I used to think we should say "keep your hands off the wall", but one of the lines in Money, from Pink Floyd, they say "keep your hands off of my stash". That made me confuse.

  1. Do we always say keep your hands off of something?

  2. How does it work for "keep your hands off (of) the wall"?

Thank you


2 Answers 2


Just off is correct, and should be used in a formal context. On the other hand, off of is quite popular, and usage dictates correctness in the long run. It's more common in American English than in British English.

I think it's popular because the pair on - off is similar in usage to in - out, and out goes with of in the same kind of sentences off of is used. E.g. Get out of my house. Get off (of) the table.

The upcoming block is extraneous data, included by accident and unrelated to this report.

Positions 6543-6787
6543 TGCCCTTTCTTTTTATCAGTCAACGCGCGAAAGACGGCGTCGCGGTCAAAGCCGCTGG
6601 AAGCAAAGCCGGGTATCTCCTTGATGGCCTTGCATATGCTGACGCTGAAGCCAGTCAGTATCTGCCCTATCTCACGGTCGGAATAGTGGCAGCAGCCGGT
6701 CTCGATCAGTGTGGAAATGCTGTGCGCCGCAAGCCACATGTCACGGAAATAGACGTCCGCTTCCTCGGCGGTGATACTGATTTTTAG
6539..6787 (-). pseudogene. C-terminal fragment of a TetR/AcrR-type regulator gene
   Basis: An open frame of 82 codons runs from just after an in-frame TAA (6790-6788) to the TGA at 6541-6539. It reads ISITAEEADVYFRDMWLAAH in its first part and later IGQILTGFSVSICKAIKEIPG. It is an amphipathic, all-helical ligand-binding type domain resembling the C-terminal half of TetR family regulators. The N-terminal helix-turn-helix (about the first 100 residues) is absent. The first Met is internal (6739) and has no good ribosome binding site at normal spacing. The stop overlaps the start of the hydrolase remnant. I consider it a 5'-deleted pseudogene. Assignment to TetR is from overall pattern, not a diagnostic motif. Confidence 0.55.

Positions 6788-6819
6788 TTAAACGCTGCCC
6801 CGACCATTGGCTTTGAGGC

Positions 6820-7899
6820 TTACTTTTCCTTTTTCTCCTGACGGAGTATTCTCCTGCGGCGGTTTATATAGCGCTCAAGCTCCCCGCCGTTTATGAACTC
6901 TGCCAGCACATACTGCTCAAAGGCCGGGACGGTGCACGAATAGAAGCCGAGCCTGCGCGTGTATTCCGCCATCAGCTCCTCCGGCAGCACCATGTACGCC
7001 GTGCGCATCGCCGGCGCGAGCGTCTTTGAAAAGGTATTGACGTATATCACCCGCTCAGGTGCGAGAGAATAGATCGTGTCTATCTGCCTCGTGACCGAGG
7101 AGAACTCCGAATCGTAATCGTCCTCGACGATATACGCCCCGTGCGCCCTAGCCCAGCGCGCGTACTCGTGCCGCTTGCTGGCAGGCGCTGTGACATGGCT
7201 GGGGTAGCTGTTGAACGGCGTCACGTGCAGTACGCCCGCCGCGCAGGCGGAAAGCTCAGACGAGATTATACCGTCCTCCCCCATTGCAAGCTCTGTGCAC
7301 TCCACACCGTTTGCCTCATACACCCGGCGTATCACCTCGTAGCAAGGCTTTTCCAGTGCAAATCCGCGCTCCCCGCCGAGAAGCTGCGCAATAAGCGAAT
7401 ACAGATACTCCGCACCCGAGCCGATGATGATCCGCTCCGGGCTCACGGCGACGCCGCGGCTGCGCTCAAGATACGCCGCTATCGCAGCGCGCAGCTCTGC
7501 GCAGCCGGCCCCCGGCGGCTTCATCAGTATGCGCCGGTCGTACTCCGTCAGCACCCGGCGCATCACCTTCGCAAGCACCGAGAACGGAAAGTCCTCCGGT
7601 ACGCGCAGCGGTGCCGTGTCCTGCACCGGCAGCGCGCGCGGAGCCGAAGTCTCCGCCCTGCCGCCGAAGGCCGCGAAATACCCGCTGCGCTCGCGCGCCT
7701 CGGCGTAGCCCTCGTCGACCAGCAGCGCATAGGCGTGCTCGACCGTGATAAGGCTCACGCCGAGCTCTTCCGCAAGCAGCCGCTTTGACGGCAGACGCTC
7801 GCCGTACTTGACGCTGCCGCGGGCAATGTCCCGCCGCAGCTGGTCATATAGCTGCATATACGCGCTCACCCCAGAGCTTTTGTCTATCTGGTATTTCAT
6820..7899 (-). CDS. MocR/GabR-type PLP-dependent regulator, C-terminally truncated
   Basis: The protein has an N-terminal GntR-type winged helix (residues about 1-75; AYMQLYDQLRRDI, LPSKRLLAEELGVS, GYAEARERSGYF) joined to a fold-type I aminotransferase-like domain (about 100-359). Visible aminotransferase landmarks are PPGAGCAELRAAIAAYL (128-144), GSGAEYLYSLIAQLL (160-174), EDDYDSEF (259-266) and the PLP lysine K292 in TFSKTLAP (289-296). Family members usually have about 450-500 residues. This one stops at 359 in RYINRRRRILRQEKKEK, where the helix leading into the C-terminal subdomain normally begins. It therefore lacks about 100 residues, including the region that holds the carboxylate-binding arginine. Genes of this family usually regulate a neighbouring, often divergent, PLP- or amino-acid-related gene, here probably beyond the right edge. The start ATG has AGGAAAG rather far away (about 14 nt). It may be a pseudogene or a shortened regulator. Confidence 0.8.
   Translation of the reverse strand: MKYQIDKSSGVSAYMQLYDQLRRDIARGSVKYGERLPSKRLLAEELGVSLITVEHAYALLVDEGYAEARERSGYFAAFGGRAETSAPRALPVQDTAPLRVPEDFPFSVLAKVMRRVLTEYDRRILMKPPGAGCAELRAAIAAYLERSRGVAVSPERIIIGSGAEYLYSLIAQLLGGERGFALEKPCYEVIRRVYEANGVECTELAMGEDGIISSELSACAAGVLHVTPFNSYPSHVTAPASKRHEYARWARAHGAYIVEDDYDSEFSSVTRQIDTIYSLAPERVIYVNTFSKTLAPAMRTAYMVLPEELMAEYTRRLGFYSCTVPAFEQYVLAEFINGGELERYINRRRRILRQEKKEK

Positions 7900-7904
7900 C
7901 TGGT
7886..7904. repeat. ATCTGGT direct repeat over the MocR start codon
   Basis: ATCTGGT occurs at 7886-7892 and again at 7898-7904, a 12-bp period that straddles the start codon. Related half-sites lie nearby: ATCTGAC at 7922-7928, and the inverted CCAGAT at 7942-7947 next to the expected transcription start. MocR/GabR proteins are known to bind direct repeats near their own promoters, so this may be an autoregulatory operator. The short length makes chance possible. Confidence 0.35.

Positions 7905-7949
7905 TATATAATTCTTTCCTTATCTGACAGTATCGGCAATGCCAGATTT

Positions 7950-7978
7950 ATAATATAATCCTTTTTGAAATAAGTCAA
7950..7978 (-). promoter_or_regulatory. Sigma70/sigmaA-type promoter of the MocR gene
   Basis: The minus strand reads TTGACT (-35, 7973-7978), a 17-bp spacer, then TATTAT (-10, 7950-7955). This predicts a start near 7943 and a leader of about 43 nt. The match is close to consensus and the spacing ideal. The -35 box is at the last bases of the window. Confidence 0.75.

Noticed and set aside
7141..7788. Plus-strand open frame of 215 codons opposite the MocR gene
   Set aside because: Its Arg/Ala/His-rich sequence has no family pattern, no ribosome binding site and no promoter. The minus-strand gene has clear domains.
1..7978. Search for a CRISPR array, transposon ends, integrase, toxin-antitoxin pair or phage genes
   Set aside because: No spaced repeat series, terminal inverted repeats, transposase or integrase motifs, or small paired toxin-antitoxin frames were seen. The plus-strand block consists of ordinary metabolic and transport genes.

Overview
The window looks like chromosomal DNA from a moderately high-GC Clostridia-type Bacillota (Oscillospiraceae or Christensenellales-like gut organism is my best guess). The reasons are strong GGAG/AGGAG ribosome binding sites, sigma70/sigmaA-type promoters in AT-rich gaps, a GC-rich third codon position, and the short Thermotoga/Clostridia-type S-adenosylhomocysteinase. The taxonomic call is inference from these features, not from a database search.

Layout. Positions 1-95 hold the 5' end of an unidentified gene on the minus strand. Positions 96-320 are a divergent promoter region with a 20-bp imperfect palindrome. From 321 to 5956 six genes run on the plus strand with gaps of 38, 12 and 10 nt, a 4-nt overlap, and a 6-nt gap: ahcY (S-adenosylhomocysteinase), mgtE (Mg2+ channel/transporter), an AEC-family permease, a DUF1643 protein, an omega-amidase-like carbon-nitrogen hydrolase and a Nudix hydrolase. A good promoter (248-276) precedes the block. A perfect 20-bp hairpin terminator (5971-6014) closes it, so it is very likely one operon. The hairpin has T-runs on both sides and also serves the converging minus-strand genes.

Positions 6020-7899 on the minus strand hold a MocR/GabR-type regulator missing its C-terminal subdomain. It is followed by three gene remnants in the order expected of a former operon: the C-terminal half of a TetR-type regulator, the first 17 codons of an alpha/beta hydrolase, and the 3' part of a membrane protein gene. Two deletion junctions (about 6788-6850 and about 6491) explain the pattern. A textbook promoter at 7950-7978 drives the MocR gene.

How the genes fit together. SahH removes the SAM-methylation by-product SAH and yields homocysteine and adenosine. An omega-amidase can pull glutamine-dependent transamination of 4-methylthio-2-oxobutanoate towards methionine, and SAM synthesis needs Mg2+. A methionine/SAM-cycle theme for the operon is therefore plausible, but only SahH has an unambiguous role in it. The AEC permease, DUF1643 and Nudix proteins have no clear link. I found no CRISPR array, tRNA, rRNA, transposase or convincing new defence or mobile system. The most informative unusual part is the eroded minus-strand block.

The 'of' is superfluous, especially as 'of' is historically an unstressed form of 'off'. It does seem to be popular in rock and pop songs, though: Mick Jagger sings "Hey, you, get off of my cloud!"

  • 2
    Do you have a source you can cite to show that "of" is an unstressed form of "off"? Dec 16, 2014 at 14:54
  • 1
    @KristinaLopez Here's one that suggests that: etymonline.com/…
    – Caleb
    Dec 16, 2014 at 15:39
  • 1
    Thanks @Caleb! David should include that in his answer - it was helpful! Dec 16, 2014 at 16:58
  • I'd say that QOI has got it right, so I'll leave it that. Dec 16, 2014 at 17:54

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